At NYU School of Law, we are charting our course with intention—not just to keep pace, but to set it.

Over the course of the 2015-16 academic year, the Law School engaged in a strategic planning process that sought input from the entire NYU Law community.  I am proud to share the product of that process with you.  Our new strategic plan maps three critically important goals that will guide the Law School over the next five to seven years.  One builds upon NYU Law’s reputation and track record as an institution on the cutting edge of legal education; one looks to increase the diversity and inclusiveness not only of the Law School community but also of the legal profession at large; and one reflects NYU Law’s foremost commitment to our students by redoubling our efforts to ensure that they all can thrive in law school and in their chosen careers.  

You can learn more about each of these goals and the steps we will take to achieve them in our strategic plan.  I hope you’ll take the time to read it.  I would also like to share a few highlights of the work we contemplate—and in some cases have already begun—to meet our objectives:

  • Building on NYU Law’s position as a pioneer on issues of civil rights, diversity, and inclusion, and responding to the continuing urgent need to confront these issues as they arise in the world, we will establish two new centers at the Law School.  The Center for Diversity, Inclusion, and Belonging, led by faculty director Kenji Yoshino, will seek to advance interdisciplinary legal scholarship on these topics; to support the Law School community as it strives to live up to those values; and to share expertise through targeted work with institutions in the public and private sectors.  The Center on Race, Inequality, and the Law, which will launch in the spring with Professor Anthony Thompson as its faculty director, will provide opportunities for students, scholars, practitioners, and community members to examine and exchange ideas related to race and ethnicity, justice and inequality, law and leadership through lectures, symposia, and scholarship.
  • To ensure that the cost of a legal education does not deter students from enrolling at NYU Law and does not prevent them from pursuing their chosen careers after graduating, we will explore options for increasing affordability, including by diversifying our sources of revenue to allow us to limit the growth in tuition, increase financial aid, and reinvest in our loan repayment program.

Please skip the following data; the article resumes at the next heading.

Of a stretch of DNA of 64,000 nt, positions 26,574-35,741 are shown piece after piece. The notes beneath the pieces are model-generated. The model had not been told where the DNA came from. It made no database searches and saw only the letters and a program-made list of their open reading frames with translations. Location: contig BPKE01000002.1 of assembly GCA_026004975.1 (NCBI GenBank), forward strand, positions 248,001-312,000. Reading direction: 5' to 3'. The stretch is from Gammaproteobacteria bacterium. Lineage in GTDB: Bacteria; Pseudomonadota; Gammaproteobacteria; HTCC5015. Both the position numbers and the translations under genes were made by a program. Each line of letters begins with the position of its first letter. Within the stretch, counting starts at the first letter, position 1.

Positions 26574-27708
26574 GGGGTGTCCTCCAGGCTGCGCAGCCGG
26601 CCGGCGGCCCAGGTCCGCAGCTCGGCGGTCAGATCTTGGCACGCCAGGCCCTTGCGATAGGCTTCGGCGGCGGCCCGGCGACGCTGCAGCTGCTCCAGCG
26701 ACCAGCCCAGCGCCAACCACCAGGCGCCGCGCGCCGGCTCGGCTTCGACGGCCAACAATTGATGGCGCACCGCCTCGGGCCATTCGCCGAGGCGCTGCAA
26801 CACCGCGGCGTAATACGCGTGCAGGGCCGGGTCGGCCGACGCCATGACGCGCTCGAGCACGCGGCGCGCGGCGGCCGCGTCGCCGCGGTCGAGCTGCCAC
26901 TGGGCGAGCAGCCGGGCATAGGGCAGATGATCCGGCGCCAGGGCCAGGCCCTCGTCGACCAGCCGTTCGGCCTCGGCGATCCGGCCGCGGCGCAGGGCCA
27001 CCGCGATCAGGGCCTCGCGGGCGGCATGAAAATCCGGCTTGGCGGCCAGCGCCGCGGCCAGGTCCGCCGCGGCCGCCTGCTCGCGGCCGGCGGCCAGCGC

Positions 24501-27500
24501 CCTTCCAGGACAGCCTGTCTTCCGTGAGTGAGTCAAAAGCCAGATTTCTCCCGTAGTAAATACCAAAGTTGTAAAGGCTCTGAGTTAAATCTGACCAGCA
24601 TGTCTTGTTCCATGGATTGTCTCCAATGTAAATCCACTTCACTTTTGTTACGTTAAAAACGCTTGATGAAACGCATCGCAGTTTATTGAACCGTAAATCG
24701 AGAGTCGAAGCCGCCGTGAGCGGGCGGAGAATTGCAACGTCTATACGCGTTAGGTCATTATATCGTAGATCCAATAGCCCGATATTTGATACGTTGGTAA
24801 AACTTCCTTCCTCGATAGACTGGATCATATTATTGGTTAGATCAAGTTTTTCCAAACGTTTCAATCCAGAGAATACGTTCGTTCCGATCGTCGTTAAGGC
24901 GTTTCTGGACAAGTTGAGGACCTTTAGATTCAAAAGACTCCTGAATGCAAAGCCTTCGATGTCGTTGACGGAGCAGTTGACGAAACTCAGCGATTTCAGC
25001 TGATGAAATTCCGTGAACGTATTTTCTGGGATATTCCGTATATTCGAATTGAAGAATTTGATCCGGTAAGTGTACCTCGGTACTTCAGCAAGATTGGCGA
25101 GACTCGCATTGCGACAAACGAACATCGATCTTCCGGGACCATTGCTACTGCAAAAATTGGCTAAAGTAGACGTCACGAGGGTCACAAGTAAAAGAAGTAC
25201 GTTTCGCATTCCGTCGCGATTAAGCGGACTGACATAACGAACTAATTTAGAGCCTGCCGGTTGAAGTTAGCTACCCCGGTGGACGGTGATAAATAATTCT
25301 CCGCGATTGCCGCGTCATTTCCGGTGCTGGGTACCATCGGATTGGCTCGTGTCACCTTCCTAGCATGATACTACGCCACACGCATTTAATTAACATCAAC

• Mindful of the myriad benefits of our location in the heart of New York City, we will expand access to externships and internships, to ensure that students can gain the benefits of learning in real-world settings, and can expand their professional networks and connections to our alumni. 
  • In keeping with NYU Law’s long history of innovation, we will launch the Grunin Center for Law and Social Entrepreneurship—the first of its kind in American legal education.  The Grunin Center will foster the development of a robust community of legal practitioners—including, but not limited to, our own students—working on issues of law and social entrepreneurship.  Led by faculty directors Helen Scott and Deborah Burand, it will house our existing business-oriented clinics (International Business Transactions and Business Law Transactions), as well as new curricular offerings that will inculcate students in the values of social entrepreneurship.

  • Because we seek to graduate well-rounded counselors who can work across law, business, government, and related fields—as well as across national borders—we will explore new interdisciplinary programs and offer students expanded training in areas such as finance, leadership, and technology.  In recognition of the particular importance of technology in legal education and the profession today, we are establishing a new vice deanship for technology-enhanced education that will support the adoption of new pedagogical approaches aided by technology. 

These initiatives represent only a sliver of the activity that our ambitious plan will generate.  In coming months and years, we will monitor closely our progress on these goals.  We as a community are committed to using this plan as an important yardstick against which we measure our success—the roadmap to the school’s future. 

I hope you will be as inspired and excited by our new strategic plan as I am, and will partner with us to bring it to fruition.  I invite you to stay engaged, and to return to our site to learn more.

—Dean Trevor Morrison
Eric M. and Laurie B. Roth Professor of Law